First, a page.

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We all know that if we want to stay healthy, we have to stay active.
Yet, for many of us, fitting exercise into our daily schedule can be a challenge, making it all too easy to make excuses instead of working up a sweat.
But what if I told you that exercise could be one of the most important things you can do if you want to not only maintain a healthy body but also a strong mind?
Well, that’s exactly what staying fit can do for you according to research presented to the American Academy of Neurology.
The fitter you are, the stronger your brain
The study involved 649,605 military veterans in the Veterans Health Administration database with an average age of 61, none of whom had Alzheimer’s at the beginning of the nine-year follow-up.
The researchers measured each participant’s cardiorespiratory fitness — which notes how well your body transports oxygen to your muscles and how well the muscles absorb oxygen during exercise.
They also used a treadmill test to divide the participants into five groups, ranking them from least to most physically fit.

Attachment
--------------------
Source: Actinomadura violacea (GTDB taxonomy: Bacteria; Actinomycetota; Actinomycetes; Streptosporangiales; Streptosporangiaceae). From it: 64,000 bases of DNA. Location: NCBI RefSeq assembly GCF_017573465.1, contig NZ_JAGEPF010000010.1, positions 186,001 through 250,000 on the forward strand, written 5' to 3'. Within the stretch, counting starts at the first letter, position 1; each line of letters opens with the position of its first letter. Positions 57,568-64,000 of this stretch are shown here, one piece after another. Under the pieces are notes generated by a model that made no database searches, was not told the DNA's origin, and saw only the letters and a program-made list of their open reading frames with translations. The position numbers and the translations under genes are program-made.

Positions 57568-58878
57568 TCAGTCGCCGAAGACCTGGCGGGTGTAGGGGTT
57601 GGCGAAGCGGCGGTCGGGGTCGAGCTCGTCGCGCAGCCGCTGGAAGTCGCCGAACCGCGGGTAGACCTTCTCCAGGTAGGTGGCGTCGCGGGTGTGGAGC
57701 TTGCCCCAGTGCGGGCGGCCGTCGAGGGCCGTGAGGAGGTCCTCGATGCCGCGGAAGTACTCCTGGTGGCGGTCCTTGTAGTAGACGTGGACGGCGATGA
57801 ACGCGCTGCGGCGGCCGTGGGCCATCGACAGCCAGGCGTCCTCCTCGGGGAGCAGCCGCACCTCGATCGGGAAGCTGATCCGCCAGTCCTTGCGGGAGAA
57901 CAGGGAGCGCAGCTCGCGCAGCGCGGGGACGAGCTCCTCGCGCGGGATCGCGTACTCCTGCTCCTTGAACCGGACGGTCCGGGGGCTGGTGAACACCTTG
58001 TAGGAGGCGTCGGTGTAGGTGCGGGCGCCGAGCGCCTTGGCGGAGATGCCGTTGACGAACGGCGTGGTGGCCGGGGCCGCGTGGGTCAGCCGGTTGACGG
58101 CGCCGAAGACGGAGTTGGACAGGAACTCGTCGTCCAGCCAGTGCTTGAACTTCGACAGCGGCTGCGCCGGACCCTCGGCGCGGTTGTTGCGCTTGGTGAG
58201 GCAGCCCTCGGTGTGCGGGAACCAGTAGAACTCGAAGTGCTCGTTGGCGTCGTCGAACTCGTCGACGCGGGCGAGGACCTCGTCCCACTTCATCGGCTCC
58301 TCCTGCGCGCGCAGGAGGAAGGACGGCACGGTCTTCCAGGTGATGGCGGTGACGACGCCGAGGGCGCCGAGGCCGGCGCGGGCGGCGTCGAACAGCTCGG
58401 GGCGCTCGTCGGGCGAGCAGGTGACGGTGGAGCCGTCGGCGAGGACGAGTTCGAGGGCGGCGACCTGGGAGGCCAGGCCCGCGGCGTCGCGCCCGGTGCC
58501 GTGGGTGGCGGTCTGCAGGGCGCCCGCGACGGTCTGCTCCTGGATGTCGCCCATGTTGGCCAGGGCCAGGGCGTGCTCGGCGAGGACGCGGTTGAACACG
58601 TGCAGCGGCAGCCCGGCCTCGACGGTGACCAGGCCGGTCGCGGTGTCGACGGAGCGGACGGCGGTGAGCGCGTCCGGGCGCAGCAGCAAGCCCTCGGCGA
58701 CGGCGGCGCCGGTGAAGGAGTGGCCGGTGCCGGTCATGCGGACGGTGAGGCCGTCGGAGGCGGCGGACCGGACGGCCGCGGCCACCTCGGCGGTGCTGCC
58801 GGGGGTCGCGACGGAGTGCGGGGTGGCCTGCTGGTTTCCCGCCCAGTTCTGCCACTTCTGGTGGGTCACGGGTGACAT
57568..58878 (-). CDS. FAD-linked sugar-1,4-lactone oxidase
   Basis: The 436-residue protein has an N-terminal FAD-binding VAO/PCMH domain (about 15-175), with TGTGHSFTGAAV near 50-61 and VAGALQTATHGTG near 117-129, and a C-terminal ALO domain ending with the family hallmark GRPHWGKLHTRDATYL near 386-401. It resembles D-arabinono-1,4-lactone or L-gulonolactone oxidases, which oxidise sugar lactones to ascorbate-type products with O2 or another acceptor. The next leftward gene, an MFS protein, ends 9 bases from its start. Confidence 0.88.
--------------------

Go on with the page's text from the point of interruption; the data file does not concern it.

And you guessed it…
Staying in shape physically, also kept the participants in shape mentally.
After adjusting for all other factors that could alter the risk of Alzheimer’s, the research team discovered that:
- People with the highest level of fitness were a full 33 percent less likely to develop Alzheimer’s disease than those in the least fit group.
- Group two, who were considered the second fittest group, was 26 percent less likely to develop the disease.
- The middle group was 20 percent less likely.
- Those in the second least fit group were 13 percent less likely to develop the disease than those in the least fit group.
Get fit without going overboard
“One exciting finding of this study is that as people’s fitness improved, their risk of Alzheimer’s disease decreased — it was not an all-or-nothing proposition,” said study author Edward Zamrini, MD, of the Washington VA Medical Center in Washington, D.C., and a member of the American Academy of Neurology. “So people can work toward making incremental changes and improvements in their physical fitness and hopefully that will be associated with a related decrease in their risk of Alzheimer’s years later.”
According to the researchers, if you’re middle-aged or older, you can achieve the highest level of fitness simply by walking briskly most days of the week for a total of two and a half hours or more per week.
That’s just 30 minutes a day, five days a week!
“The idea that you can reduce your risk for Alzheimer’s disease by simply increasing your activity is very promising, especially since there are no adequate treatments to prevent or stop the progression of the disease,” Zamrini said.
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